Last weekend I was entertained by the “progressive rock” group Caravan, a lesser known group of musicians, the peak of whose glory was 40 years ago, in 1971. These grey-haired men in their mid-60’s displayed enthusiasm, energy and engagement as they took us down memory lane, with deft playing and masterly reconstruction of some of their finest moments. The basics were there but, as they had always done, they moved away from the conventional and safe, pushing out the boundaries with clever improvisation – and awareness that, to remain relevant, they had to do something different.

That got me thinking. What will ensure that mediation is still relevant in 40 years’ time? Progressive rock was in its infancy in 1971. For many of us, mediation remains in the foothills now. What will make it relevant in 2051? And how will we get there? Of course, it is easy to look back to 1971 in a concert hall today and identify the steps in the journey which got music to where it is now. It is far less easy to look forward from 2011.

But look forward we must. The world is changing. It is probably no exaggeration to say that the world today is remarkably uncertain, more so than at any time in the recent past. This presents opportunities for a relatively new field like mediation, just as it also presents threats. It might not be stretching things to suggest that mediation offers a measure of hope in a world which seems to be fast running out of creative options in many areas of human activity.

Our focus as mediators has often tended to be on the conventional areas of dispute resolution. Over-reliance on court programmes and dependence on judicial encouragement may have caused some of us to be too litigation-oriented – and narrow-minded? Many people within, and indeed outside, our emerging profession struggle to see the relevance of mediation in other fields. But the vast majority of “disputes” are handled without any judicial involvement, or even legal input – or are simply left, sadly, to fester. Mediation surely has a vital role here.

And what about all those other differences, conflicts and consultations which are handled in a less than satisfactory way? And what of the politics and policy-making, the decisions and debates which seem to stagnate in a black-white, win-lose paradigm or become polarised in a zero-sum game? When, in many countries, funding crises mean that we need to achieve more with less, difficult discussions about the allocation of limited resources cannot be avoided. How can mediators use their skills to help in these important areas?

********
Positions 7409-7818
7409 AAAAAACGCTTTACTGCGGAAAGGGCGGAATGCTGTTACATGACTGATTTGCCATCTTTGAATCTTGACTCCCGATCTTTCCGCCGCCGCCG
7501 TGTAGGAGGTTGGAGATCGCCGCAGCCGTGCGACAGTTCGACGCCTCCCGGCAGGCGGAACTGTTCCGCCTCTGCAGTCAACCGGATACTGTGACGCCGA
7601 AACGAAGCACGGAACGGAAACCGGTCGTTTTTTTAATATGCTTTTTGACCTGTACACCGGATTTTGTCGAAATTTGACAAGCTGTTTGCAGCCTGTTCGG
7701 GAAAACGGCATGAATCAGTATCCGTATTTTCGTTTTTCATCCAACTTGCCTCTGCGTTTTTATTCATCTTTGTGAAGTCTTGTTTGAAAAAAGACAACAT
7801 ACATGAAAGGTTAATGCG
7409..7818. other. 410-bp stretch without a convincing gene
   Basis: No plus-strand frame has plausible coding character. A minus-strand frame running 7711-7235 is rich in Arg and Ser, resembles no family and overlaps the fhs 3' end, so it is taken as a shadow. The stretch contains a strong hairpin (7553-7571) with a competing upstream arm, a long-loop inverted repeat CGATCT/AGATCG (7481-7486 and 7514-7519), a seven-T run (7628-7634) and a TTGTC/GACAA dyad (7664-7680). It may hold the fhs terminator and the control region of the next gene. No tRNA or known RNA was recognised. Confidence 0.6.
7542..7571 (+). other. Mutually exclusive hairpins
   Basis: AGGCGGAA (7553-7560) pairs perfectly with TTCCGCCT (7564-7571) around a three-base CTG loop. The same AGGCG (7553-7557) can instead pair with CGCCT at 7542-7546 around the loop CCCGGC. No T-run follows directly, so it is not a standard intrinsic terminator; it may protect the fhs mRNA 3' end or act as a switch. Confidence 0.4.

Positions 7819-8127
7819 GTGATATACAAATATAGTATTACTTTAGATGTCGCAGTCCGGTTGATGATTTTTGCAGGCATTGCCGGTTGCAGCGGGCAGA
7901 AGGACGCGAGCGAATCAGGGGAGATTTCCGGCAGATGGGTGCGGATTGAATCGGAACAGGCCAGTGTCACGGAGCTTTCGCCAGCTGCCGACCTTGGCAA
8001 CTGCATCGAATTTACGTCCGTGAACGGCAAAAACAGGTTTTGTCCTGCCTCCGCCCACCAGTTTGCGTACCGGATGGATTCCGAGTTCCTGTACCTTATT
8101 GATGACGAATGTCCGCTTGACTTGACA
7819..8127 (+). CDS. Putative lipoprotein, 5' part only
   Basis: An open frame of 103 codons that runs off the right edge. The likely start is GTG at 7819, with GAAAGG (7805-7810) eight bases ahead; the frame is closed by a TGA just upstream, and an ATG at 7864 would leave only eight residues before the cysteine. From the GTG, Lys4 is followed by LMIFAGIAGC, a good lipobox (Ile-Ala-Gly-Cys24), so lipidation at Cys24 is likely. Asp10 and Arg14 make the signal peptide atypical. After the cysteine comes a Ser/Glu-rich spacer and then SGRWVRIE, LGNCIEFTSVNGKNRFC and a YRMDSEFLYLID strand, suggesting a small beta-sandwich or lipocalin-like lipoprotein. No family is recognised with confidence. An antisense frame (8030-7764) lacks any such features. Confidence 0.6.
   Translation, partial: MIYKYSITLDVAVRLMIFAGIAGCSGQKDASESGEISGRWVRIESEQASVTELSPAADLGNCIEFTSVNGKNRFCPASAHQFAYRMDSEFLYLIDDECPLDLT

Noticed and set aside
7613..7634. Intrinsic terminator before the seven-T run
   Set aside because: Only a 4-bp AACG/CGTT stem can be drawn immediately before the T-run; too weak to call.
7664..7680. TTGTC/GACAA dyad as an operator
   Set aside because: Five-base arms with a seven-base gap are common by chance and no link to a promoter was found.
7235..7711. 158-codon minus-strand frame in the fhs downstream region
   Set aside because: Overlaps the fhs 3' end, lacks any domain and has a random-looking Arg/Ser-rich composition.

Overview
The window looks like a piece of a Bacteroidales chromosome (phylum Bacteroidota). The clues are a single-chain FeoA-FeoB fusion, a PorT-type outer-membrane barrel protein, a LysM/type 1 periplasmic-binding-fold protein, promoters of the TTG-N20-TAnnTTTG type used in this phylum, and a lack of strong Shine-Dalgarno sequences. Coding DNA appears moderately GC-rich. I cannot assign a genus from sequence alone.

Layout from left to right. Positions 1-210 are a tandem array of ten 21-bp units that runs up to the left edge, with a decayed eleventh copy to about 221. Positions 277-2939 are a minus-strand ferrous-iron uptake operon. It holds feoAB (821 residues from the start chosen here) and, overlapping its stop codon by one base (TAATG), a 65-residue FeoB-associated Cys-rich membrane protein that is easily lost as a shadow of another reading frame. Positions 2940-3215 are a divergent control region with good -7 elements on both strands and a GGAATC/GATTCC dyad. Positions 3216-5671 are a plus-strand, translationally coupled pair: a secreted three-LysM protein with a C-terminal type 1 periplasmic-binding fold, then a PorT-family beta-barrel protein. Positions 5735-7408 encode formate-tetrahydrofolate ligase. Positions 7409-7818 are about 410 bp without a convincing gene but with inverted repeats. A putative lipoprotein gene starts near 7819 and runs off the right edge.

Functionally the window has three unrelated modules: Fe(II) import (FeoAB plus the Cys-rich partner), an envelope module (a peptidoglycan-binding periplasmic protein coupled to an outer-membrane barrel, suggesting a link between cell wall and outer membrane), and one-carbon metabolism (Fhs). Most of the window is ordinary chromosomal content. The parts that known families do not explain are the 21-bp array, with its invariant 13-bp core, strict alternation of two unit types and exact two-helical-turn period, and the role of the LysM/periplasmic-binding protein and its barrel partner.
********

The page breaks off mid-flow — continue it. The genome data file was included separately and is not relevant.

Opportunities abound to take the idea (and skills) of mediation into many areas of public, business, political and social life. I am aware of initiatives in industrial relations (assisting triennial wage negotiations), climate change (establishing a multi-state electricity grid), civic discourse (helping communities to address tough choices) and the churches (handling difficult theological discussions). Readers will be aware of others. With imagination and creativity we can expand, refine and enhance what we do.

Of course, we need to take care with language and purists may argue that “mediation” needs to be defined tightly. But why? The techniques, processes, skills and aptitude which we know work so well in resolving conventional disputes have been shown to work in a much broader range of circumstances. Of course, modification, creativity and flexibility are required. But there is nothing new in that, as our progressive rock group showed us. And just as Caravan operated within a well-crafted musical structure, the discipline and rigour of mediation gives a shape and framework often lacking in other processes.

It is surely our calling as mediators to offer our services and commitment to a broader range of human activity or, as leading mediator Stephen Ruttle has described it, to become “brokers of hope”, acting as stewards for a great idea which can provide the bridges which our society so desperately needs, helping people in all sorts of situations to have the difficult conversations they need to have? Such a response might also mean that mediators will have a central part to play in 2051.…..

Dr John Sturrock QC is founder and chief executive of Core Solutions Group:


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